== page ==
Paul Driessen explains.
Category Archives: Risk assessment
Krugman is best known as the last living really enthusiastic acolyte of John M. Keynes, a pervert and a really bad economist, by his own admission, after a period of a decade.
Some screw up in the post, but here’s the more accurate Fulks piece.
I have to laugh that the WSJ would publish things this way–but what do I know–I live in Texas.
What can I say–extraordinary human effects scientist for NASA and physician/anesthesiologist.
NCPA report, but they are conservative. I recall the Carol Browner EPA ozone regs that were based on crapola human effects studies.
This is similar to other cancer treatment approaches and overdiagnosis that comes from better detection by imaging and testing.
Again like so many times before, the states file suit to stop another round of overreach. And they will lose, and they still have not consulted with people like us at junk science on how to properly challenge air pollution junk science epidemiology and toxicology.
So the ACSH reports on the ongoing saga that is the WTC disaster, and now, like Agent Orange, and Gulf War Syndrome, a cottage industry of medical care and advocacy has developed.
My brother in law Fred got this fine summary of the issues and forwarded it to me.
I agree with the writer.
If I kill you with a knife, is that the beginning of a knife epidemic? Huh?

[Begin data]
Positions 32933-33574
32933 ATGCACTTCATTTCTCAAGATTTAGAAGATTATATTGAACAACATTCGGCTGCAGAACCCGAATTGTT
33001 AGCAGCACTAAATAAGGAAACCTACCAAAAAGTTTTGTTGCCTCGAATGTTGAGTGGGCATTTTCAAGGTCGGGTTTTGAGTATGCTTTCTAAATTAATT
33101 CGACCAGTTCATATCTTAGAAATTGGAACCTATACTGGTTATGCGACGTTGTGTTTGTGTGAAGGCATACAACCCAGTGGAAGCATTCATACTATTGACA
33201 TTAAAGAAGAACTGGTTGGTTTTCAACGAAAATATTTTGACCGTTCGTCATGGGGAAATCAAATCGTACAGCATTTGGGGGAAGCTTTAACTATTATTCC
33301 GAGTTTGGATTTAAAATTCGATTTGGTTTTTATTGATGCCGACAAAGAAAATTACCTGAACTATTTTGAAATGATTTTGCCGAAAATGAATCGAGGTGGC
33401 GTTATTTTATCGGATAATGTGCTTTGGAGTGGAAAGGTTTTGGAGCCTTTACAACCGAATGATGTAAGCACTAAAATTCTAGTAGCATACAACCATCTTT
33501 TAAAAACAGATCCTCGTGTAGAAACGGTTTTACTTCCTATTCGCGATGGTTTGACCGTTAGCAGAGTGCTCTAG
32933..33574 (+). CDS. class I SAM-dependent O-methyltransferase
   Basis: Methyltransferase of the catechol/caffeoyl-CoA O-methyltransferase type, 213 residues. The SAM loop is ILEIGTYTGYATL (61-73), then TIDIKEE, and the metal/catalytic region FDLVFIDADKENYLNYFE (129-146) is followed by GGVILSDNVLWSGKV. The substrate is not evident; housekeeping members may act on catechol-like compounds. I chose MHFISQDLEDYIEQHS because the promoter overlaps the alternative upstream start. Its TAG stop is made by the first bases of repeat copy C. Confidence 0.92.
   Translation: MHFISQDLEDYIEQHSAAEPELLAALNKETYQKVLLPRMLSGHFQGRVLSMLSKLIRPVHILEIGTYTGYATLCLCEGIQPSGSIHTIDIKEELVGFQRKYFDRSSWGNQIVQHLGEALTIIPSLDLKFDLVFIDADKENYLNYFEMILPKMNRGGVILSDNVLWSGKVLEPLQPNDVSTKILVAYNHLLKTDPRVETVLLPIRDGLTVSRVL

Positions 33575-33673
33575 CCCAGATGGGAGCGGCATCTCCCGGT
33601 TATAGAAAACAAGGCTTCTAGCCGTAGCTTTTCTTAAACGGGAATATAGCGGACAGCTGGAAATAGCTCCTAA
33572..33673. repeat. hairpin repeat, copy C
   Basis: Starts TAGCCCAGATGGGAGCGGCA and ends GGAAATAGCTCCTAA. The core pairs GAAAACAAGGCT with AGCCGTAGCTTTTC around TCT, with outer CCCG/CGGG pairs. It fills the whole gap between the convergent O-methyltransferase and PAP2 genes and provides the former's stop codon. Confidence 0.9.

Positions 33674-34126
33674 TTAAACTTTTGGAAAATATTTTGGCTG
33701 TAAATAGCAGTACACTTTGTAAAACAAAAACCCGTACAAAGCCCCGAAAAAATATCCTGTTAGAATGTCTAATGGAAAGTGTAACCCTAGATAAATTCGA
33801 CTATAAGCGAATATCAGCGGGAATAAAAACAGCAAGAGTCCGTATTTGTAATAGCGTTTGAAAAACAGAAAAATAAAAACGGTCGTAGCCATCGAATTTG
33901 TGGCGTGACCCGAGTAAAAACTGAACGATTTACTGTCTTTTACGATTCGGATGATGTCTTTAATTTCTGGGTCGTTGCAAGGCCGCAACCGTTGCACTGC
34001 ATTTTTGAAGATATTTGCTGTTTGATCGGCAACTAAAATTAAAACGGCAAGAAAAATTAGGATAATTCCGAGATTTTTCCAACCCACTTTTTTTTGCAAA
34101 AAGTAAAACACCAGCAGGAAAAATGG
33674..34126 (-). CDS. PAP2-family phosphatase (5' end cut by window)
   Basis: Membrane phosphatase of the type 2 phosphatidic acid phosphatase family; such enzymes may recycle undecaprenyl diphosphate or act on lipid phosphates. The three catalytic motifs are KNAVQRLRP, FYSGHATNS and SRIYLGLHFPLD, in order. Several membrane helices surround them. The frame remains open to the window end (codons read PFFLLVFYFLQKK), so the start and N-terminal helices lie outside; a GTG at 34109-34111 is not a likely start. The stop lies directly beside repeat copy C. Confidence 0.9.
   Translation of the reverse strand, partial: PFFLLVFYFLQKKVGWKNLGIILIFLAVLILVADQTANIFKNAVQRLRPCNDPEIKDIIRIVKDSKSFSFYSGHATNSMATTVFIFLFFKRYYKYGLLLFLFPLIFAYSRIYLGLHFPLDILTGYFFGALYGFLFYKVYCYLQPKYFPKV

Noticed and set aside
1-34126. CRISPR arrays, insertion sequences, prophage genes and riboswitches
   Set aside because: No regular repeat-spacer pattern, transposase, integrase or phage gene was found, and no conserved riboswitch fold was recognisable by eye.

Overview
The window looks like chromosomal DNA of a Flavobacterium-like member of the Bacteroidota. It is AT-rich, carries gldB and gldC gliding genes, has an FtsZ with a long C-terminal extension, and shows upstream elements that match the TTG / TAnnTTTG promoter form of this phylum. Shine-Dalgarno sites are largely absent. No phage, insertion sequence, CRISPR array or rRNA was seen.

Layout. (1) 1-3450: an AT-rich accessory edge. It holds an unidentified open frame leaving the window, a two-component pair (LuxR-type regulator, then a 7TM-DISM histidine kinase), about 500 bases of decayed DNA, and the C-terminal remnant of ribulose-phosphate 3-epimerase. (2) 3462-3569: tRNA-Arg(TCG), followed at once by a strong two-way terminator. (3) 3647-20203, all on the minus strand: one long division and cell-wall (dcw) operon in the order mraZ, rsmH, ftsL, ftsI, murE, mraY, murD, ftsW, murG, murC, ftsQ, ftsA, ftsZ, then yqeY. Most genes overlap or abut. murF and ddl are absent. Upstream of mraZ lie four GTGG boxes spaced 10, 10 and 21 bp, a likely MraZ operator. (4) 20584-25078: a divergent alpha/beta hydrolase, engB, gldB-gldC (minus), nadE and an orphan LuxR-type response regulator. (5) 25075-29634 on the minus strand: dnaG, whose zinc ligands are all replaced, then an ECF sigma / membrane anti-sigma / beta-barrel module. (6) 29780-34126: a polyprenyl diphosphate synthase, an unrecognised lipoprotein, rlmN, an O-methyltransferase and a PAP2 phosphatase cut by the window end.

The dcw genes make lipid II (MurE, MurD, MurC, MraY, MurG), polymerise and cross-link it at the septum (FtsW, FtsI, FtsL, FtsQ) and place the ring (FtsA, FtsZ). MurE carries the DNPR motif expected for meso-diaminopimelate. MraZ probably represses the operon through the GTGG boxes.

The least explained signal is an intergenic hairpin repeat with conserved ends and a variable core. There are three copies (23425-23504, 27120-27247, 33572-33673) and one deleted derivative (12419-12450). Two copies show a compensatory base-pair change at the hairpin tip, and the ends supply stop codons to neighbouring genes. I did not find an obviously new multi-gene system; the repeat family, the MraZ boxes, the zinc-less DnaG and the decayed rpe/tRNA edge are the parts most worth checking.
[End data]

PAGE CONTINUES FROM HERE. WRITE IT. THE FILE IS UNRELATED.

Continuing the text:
We have mentioned many times before the corrupting effect of government grants on climate and environmental research.
Look at this study, and see if you see what I see. This is a problem with these food magic risk assessment studies.
I admire a certain writer who puts up this fine piece on why small particles–tiny dust–don’t kill nobody the way the EPA claims.
I can always count on some interest among old white guys about cholesterol and cardiovascular health.
Sierra Rayne is a Canadian chemist by professional training, but writer on climate and statistics maven.
Back in 1980 or so (as our other esteemed moderator will recall) we started seeing the first reports that aspirin seemed to have impressive cardio-protective action. As one of my relatives (a doctor) said back then “we just have early reports, no really good studies yet, but… every cardiologist I know is taking it”.
And there has been solid research in the last few decades. Short version: If you’ve already had a heart attack there’s definite (as much as anything in medicine can be) help in preventing another one. If you’re in otherwise good health and don’t have a history of issues, then the FDA now says there ain’t much there, there. Continue reading
In the recent past, I have waxed eloquent on why there is no way that the EPA can expose people to toxic, lethal or carcinogenic air pollution.